By Bob Johnson
Your bike tires are critical to your riding safety and comfort. Most road bike tire sizes are 700X23C or 700X25C. These tires require inflation to 110PSI. Compare this to a mountain bike tire used on the trail that would typically have only 25PSI. Because of the higher pressure used on road bike tires it is important to check and inflate them every time you ride or at least once a week. A tire inflated to 110PSI can lose 10-15 pounds of pressure just sitting in your garage in a weeks’ time. Keeping your tires at the right pressure will allow them to roll easier and will allow you to keep up the pace with your other riders. The best way to check and inflate your tires is with a good floor pump that has a pressure gauge attached.
Also important is when to change your tires since the last thing you want is a blowout while you are riding down a hill at 30-40MPH! If you see any cracking in the side walls or cuts on the tread, it is time to replace that tire. The mileage you get out of a tire depends on the type of tire, size, and most importantly, your size. Personally, I ride on a 700X23C that is more of an endurance tire than a racing tire. Racing tires are designed to be very light weight and therefore not as long lasting. Because I am a bigger guy than the average road biker, I know that my rear tire will need to be replaced at 1000 miles. The back tire always wears faster than the front tire due to it carrying most of your weight. I replace my front tire every 2000 miles. A lighter rider will get more miles out of a tire than I do so you should make some notes as to how many miles you have on your tires. I make note of the odometer reading on my bike when I replace a tire so that I know when it will need replacing. If you see threads beneath the rubber in places, you are too late in replacing that tire. I look for tire sales in the off season and will buy ½ dozen at a time. I generally ride about 3000 miles during the Park City bike season so that will mean that I will change my back tire 3 times during the summer and the front tire at least once. If they get a cut in them they get replaced immediately.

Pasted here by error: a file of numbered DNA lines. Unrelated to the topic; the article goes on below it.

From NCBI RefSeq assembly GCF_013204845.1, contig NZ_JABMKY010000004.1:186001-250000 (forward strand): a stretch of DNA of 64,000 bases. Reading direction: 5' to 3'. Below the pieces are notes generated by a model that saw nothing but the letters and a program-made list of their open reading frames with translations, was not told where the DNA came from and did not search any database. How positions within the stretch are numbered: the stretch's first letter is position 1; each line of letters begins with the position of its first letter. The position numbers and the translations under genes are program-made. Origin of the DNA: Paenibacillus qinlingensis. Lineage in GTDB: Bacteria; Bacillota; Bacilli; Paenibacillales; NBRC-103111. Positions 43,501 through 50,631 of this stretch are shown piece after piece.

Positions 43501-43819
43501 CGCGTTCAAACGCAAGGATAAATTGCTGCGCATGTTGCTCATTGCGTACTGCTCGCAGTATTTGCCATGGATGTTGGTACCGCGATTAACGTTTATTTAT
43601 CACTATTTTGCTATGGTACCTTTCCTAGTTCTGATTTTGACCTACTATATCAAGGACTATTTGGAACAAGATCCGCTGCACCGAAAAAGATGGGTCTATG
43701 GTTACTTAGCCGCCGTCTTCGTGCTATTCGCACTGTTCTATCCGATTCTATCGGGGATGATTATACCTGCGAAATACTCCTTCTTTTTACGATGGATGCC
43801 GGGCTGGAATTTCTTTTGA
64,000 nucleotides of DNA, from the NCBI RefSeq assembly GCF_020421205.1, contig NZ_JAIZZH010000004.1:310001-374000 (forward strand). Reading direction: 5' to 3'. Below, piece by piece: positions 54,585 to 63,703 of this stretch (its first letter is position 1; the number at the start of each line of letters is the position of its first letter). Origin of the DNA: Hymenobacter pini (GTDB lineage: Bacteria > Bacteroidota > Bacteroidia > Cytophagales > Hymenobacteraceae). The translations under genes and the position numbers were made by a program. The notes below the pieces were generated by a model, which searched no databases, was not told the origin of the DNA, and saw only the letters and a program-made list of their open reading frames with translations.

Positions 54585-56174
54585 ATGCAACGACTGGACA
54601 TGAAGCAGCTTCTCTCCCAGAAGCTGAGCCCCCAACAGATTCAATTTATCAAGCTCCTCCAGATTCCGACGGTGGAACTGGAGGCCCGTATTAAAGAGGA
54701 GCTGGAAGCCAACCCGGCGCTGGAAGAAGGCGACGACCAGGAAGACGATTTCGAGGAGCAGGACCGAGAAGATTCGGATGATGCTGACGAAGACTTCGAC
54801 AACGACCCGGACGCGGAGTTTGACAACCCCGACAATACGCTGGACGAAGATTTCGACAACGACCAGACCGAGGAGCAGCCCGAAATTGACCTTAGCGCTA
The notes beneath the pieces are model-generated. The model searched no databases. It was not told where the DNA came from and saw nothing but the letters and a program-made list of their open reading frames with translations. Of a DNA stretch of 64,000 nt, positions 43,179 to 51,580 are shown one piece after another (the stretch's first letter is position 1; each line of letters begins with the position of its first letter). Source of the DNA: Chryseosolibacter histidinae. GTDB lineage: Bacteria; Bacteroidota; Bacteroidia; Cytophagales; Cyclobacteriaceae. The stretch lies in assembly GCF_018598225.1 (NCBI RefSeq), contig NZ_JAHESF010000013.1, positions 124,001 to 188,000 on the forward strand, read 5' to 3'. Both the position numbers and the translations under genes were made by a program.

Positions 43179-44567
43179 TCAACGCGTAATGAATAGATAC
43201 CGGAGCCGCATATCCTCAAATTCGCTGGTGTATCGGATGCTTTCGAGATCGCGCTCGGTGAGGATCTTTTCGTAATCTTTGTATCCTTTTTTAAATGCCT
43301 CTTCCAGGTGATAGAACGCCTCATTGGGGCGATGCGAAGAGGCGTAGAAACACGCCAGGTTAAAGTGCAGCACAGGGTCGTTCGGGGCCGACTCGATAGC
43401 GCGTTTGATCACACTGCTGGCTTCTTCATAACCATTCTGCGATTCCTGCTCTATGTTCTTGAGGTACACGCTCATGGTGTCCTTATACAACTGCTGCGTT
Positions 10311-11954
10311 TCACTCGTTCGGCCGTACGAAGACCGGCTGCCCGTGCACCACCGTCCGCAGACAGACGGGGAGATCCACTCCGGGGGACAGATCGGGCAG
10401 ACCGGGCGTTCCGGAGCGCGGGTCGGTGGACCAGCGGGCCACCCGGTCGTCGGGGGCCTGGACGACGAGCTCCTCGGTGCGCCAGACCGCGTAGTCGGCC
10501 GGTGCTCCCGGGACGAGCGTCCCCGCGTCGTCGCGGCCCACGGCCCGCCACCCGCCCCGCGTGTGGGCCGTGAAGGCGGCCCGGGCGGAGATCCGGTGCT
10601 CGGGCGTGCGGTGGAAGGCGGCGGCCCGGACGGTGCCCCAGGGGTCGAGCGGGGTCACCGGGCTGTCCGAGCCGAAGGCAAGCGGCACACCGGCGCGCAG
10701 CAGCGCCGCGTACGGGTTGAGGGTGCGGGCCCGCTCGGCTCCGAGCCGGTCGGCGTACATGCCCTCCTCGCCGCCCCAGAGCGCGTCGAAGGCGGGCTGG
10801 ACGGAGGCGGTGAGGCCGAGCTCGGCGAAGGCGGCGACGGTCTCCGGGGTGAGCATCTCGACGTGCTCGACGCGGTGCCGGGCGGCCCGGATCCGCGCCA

Maintaining your tires will give you an easier riding experience, less flats, and most importantly, a safer ride.